Do psychological interventions reduce depression in hemodialysis patients?: A meta-analysis of randomized controlled trials following PRISMA

Medicine (Baltimore). 2016 Aug;95(34):e4675. doi: 10.1097/MD.0000000000004675.


Background: Depression is highly prevalent in hemodialysis patients and results in poor patient outcomes. Although psychological interventions are being developed and used for these patients, there is uncertainty regarding the effectiveness of these interventions. The purpose of this meta-analysis is to evaluate the effects of psychological interventions on depression treatment in hemodialysis patients.

Methods: All randomized controlled trials (RCTs) relevant to the depression treatment of hemodialysis patients through psychological interventions were retrieved from the following databases: Embase, Pubmed, PsycINFO, the Cochrane Database of Systematic Reviews, and the Cochrane Central Register of Controlled Trials. The reference lists of identified RCTs were also screened. The Cochrane risk of bias tool was used to evaluate the quality of the studies, RevMan (5.3) was used to analyze the data, and the evidence quality of the combined results was evaluated using GRADE (3.6.1).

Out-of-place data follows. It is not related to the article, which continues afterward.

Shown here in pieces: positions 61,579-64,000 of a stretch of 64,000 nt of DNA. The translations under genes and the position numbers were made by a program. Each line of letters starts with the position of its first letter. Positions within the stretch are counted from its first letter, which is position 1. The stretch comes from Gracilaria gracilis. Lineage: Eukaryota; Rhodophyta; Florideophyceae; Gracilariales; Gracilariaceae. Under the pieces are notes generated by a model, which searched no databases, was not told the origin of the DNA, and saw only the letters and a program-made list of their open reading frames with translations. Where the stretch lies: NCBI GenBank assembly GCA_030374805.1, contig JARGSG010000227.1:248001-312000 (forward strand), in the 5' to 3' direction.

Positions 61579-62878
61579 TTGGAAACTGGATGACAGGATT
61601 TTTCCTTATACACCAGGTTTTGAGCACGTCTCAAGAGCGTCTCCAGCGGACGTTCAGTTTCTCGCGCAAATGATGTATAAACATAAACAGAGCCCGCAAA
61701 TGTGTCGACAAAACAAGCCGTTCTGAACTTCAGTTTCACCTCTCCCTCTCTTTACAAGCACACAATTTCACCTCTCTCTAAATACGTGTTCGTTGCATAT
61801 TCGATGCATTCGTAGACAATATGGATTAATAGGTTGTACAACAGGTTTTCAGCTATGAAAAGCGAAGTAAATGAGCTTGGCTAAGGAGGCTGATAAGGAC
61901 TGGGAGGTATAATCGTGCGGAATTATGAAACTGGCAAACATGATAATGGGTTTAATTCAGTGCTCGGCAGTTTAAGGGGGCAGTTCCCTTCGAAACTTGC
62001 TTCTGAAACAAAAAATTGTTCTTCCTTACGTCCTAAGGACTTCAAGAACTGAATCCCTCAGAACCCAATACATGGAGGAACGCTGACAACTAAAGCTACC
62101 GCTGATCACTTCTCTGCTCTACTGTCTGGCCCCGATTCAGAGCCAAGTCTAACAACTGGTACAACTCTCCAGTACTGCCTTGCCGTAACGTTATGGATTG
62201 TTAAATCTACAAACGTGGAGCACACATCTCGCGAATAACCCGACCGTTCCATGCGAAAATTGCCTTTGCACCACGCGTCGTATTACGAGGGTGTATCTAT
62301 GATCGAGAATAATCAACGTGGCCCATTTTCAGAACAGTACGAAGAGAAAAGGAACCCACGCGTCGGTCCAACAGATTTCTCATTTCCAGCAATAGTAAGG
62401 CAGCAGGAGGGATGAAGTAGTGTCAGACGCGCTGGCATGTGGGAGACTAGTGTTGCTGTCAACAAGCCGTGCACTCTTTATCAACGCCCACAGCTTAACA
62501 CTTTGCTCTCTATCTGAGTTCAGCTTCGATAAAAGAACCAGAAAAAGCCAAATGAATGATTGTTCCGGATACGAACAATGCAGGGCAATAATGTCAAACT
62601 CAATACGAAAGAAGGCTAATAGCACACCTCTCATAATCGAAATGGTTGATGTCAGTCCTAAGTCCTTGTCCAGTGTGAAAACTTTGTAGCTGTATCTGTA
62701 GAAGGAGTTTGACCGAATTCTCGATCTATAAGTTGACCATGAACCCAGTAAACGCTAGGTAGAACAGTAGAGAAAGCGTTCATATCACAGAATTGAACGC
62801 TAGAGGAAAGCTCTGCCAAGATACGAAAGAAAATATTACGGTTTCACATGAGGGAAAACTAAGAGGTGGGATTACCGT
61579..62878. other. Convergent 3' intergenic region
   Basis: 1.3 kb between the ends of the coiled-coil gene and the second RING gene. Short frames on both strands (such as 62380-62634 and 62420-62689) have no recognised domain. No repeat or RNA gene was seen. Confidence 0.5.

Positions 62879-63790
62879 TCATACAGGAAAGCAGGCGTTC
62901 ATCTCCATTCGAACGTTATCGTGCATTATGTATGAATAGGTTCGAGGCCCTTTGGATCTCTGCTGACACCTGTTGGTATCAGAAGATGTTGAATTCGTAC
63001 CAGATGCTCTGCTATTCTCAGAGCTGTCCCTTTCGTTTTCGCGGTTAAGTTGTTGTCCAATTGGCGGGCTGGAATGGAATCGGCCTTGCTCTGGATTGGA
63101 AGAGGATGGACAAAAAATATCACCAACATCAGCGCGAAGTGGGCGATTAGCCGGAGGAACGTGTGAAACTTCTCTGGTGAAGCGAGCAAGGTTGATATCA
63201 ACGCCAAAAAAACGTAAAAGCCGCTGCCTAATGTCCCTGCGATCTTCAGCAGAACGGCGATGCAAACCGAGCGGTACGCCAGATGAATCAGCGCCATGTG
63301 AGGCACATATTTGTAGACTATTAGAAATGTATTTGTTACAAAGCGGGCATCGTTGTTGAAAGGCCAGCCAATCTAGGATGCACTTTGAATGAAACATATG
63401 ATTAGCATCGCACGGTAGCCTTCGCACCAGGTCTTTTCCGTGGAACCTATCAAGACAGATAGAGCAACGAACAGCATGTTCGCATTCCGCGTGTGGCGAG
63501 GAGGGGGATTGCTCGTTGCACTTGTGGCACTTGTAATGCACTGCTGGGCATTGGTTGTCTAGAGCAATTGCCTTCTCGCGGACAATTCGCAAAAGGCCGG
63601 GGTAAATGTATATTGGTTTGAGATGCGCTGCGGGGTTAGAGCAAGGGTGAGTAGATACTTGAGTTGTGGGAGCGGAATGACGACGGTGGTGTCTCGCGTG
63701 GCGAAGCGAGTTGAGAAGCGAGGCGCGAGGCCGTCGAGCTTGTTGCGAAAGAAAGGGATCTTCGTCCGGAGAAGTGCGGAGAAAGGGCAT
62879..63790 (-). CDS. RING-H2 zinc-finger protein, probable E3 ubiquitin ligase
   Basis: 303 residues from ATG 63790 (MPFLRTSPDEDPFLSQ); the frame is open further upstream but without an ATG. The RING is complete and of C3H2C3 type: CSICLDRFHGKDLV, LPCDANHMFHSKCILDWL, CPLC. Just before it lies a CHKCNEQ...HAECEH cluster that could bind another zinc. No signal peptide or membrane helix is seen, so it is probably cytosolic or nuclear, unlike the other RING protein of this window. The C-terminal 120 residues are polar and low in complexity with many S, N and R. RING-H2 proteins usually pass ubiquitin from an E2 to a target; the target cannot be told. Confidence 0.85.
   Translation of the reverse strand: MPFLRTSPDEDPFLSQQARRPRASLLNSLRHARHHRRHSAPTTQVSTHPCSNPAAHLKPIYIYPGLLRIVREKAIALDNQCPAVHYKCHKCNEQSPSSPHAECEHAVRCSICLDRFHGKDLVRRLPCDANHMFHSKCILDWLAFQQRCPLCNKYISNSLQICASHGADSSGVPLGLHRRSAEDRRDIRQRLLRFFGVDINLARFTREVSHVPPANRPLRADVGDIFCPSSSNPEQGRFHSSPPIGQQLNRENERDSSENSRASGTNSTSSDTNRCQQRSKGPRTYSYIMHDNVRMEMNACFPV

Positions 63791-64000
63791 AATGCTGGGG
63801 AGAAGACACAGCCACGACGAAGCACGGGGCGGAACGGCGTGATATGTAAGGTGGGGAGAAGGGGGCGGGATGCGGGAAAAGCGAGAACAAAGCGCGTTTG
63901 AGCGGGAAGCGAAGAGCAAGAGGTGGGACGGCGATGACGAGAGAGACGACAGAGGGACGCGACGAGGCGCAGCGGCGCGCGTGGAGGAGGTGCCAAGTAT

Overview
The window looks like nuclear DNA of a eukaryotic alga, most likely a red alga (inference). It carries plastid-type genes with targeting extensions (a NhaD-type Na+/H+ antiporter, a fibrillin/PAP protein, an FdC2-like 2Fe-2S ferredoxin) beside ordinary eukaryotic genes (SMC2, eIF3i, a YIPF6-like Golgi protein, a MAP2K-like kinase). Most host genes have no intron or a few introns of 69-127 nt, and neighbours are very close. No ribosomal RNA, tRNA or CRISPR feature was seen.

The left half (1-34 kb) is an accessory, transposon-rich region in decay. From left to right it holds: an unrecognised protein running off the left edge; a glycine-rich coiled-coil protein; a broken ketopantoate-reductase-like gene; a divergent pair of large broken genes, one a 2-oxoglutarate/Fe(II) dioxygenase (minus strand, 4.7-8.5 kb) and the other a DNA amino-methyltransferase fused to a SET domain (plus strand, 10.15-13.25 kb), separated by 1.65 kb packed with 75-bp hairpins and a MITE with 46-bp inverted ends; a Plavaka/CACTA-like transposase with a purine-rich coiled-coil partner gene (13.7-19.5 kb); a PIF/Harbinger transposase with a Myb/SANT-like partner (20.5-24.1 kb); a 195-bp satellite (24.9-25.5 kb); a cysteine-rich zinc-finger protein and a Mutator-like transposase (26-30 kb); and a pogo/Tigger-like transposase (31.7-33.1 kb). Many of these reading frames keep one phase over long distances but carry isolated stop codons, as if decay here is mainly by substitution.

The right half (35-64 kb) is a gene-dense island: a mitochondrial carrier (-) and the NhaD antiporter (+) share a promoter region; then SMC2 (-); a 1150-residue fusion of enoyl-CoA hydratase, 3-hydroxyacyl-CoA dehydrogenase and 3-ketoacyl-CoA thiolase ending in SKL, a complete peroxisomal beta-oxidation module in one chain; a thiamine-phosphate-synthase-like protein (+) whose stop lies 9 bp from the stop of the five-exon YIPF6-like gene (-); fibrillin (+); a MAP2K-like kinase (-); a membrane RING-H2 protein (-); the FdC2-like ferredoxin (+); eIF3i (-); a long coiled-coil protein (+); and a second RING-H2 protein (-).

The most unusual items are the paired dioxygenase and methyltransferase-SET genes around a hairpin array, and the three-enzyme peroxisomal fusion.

Results: Eight RCTs were included. The combined results showed that psychological interventions significantly reduced the scores of the Beck Depression Inventory (P<0.001) and interdialysis weight gain (P<0.001). However, due to the high heterogeneity, effect size combinations of sleep quality and quality of life were not performed.

Conclusion: Psychological interventions may reduce the degree of depression and improve fluid intake restriction adherence. More rigorously designed research is needed.

Publication types

  • Meta-Analysis

MeSH terms

  • Antidepressive Agents / therapeutic use
  • Depressive Disorder / prevention & control*
  • Depressive Disorder / psychology
  • Depressive Disorder / therapy
  • Humans
  • Psychotherapy
  • Randomized Controlled Trials as Topic
  • Renal Dialysis / psychology*


  • Antidepressive Agents